Last Friday, I once again found myself in a sea of mostly bearded, 20-somethings (apparently a common motif in my life) at the beautiful Royal Oak Music Theatre. This time, it was to witness one of emo rock’s most talented bands Circa Survive. In honor of its ten-year anniversary, the band performed their second LP On Letting Go in full, including two b-sides recently put out on Bandcamp with all proceeds going to the ACLU.

Circa Survive are an astoundingly gorgeous band. Their music is absorbing, and their visual performance keeps up toe-to-toe. Last year, Circa did an anniversary tour for their first record, Juturna. While still a beautiful show, Circa decided to one-up it and go all out with their stage presence this time around. Two replicas of their iconic woman’s head-turned-hot-air-balloon image from the album cover flanked each side of the stage, featuring mesmerizing projections timed to the music. In contrast to last year’s show, I found my eyes constantly sweeping the stage from the fantastical light show and energy flowing through every member.

A caveat to anniversary shows is that there’s no suspense to the setlist — the album is the setlist. There’s no thinking involved in pacing the set. When an artist has such expertly crafted material like Circa’s, they really can’t be blamed for wanting to continue playing them through. On Letting Go encapsulates the inimitability of Circa while still remaining an incredibly cohesive listen ten years later. Even with the addition of the heavier b-side tracks, the play-through felt incredibly satisfying.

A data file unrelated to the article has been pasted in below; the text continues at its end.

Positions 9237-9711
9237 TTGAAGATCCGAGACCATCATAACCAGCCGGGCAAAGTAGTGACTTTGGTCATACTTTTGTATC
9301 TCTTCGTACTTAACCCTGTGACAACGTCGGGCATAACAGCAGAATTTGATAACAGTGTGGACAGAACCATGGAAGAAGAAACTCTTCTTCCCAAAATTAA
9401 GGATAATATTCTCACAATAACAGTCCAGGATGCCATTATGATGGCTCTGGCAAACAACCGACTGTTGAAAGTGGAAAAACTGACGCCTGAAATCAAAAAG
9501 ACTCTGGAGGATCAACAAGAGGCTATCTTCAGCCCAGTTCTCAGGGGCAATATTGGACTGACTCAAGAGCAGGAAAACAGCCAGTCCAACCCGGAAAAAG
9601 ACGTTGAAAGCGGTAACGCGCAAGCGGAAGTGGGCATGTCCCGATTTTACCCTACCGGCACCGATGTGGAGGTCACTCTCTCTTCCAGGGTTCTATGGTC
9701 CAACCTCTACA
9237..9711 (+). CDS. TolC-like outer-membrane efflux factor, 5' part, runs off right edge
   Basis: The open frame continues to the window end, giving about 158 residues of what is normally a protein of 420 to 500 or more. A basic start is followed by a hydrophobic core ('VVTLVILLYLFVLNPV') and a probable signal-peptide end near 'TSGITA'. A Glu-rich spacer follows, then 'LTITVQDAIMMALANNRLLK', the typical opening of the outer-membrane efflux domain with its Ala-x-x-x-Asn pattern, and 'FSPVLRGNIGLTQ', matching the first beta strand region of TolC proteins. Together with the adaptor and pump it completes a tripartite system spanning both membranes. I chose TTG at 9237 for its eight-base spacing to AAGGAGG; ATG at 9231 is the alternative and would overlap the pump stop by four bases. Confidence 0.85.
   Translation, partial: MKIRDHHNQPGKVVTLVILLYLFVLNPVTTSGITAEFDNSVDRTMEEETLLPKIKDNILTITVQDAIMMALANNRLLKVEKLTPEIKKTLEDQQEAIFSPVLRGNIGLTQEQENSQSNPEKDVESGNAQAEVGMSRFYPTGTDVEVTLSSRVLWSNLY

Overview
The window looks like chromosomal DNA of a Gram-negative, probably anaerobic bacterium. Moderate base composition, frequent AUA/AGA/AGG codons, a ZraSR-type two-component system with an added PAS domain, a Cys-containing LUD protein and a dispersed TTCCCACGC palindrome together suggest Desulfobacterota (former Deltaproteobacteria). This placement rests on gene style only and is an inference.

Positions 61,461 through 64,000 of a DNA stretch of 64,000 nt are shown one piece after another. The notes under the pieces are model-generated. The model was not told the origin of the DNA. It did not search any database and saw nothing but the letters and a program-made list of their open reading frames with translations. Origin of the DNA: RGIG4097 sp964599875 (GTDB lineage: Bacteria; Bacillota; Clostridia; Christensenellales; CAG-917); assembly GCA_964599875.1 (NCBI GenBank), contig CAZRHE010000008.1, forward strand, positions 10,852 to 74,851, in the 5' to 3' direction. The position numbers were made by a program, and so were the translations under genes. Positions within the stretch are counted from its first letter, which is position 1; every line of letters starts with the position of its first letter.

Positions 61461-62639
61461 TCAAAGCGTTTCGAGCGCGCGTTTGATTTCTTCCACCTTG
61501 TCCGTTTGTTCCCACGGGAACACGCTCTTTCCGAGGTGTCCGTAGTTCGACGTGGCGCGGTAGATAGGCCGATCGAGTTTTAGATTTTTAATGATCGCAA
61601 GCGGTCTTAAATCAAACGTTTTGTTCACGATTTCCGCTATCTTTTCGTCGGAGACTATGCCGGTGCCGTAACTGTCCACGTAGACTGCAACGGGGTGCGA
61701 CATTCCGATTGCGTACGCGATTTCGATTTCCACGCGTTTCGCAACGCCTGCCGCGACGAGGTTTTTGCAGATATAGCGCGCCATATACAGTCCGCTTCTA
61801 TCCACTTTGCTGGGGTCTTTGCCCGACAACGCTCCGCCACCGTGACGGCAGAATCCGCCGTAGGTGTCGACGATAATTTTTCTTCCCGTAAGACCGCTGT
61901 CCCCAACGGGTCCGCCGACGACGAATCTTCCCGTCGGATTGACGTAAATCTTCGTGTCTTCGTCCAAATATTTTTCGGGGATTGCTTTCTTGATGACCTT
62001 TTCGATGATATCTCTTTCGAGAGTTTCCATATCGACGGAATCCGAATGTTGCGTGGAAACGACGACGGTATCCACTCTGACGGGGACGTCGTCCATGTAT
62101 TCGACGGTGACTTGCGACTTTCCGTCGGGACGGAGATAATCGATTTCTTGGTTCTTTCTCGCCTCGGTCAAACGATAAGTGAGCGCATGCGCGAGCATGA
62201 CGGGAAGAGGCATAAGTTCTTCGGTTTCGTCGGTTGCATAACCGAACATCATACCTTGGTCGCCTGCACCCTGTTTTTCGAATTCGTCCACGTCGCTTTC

Beyond the spectacular lights and sounds, the band members themselves add volumes to the merit of the performance. This was my third time seeing frontman Anthony Green in concert, and the enigmatic ecstasy in which he performs remains radiant. He commands the sea of fans with ease, hands grasping for him as they scream the words back in his face, attempting to pull off his unmatched growling falsetto. His bandmates follow suit, moving with the music, rarely stagnant. The entirety of the stage was as visually dynamic as I’ve ever seen at the venue — the performance demanded absolute attention.

Another prominent feature of the show (and anniversary shows in general) is the intensity of the crowd. The pit moved as one big mass as long-time fans let themselves go (no pun intended) to the music they’ve loved for years. United in their love, strangers and fans sing with each other, throw each other in the pit and boost each other to crowdsurf in their passion. The camaraderie amongst the crowd — especially those within the punk rock scene — adds a uniquely beautiful, dynamic element to the entire experience.

Circa Survive is a band whose beauty, both sonic and visual, simply crackles with electricity. The complexity of their recorded music translates perfectly into performance. Every word and note were heard with the utmost clarity, and the band’s sparkling brilliance shone through every aspect of the show. Circa proved they know damn well how to put on an anniversary show for the second year in a row, this time outdoing themselves and more than satisfying the fans who have been with them since the beginning. 

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